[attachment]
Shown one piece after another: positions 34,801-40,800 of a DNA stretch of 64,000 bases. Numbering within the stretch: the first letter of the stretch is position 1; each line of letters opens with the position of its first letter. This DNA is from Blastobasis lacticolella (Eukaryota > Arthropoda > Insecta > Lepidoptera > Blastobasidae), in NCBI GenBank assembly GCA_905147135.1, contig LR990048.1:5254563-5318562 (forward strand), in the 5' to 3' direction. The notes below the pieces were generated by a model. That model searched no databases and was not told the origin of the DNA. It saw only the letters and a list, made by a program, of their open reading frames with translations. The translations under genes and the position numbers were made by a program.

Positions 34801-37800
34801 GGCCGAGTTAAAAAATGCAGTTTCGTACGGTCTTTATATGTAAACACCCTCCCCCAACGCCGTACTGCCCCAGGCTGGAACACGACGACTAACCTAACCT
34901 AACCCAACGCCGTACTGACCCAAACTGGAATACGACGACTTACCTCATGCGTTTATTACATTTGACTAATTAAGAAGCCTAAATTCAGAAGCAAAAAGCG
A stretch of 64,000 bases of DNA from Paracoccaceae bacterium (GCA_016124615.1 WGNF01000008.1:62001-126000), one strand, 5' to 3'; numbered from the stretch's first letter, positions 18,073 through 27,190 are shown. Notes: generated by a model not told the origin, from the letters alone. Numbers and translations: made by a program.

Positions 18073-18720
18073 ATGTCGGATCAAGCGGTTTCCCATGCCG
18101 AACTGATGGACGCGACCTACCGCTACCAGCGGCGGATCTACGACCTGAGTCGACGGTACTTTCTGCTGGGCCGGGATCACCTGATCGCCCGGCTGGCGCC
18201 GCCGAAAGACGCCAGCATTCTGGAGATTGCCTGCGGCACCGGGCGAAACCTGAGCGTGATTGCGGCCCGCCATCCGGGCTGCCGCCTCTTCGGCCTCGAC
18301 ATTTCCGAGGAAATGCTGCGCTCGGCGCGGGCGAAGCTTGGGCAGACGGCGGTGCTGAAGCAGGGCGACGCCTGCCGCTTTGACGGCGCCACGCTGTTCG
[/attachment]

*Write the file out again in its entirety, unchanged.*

Shown one piece after another: positions 34,801-40,800 of a DNA stretch of 64,000 bases. Numbering within the stretch: the first letter of the stretch is position 1; each line of letters opens with the position of its first letter. This DNA is from Blastobasis lacticolella (Eukaryota > Arthropoda > Insecta > Lepidoptera > Blastobasidae), in NCBI GenBank assembly GCA_905147135.1, contig LR990048.1:5254563-5318562 (forward strand), in the 5' to 3' direction. The notes below the pieces were generated by a model. That model searched no databases and was not told the origin of the DNA. It saw only the letters and a list, made by a program, of their open reading frames with translations. The translations under genes and the position numbers were made by a program.

Positions 34801-37800
34801 GGCCGAGTTAAAAAATGCAGTTTCGTACGGTCTTTATATGTAAACACCCTCCCCCAACGCCGTACTGCCCCAGGCTGGAACACGACGACTAACCTAACCT
34901 AACCCAACGCCGTACTGACCCAAACTGGAATACGACGACTTACCTCATGCGTTTATTACATTTGACTAATTAAGAAGCCTAAATTCAGAAGCAAAAAGCG
A stretch of 64,000 bases of DNA from Paracoccaceae bacterium (GCA_016124615.1 WGNF01000008.1:62001-126000), one strand, 5' to 3'; numbered from the stretch's first letter, positions 18,073 through 27,190 are shown. Notes: generated by a model not told the origin, from the letters alone. Numbers and translations: made by a program.

Positions 18073-18720
18073 ATGTCGGATCAAGCGGTTTCCCATGCCG
18101 AACTGATGGACGCGACCTACCGCTACCAGCGGCGGATCTACGACCTGAGTCGACGGTACTTTCTGCTGGGCCGGGATCACCTGATCGCCCGGCTGGCGCC
18201 GCCGAAAGACGCCAGCATTCTGGAGATTGCCTGCGGCACCGGGCGAAACCTGAGCGTGATTGCGGCCCGCCATCCGGGCTGCCGCCTCTTCGGCCTCGAC
18301 ATTTCCGAGGAAATGCTGCGCTCGGCGCGGGCGAAGCTTGGGCAGACGGCGGTGCTGAAGCAGGGCGACGCCTGCCGCTTTGACGGCGCCACGCTGTTCG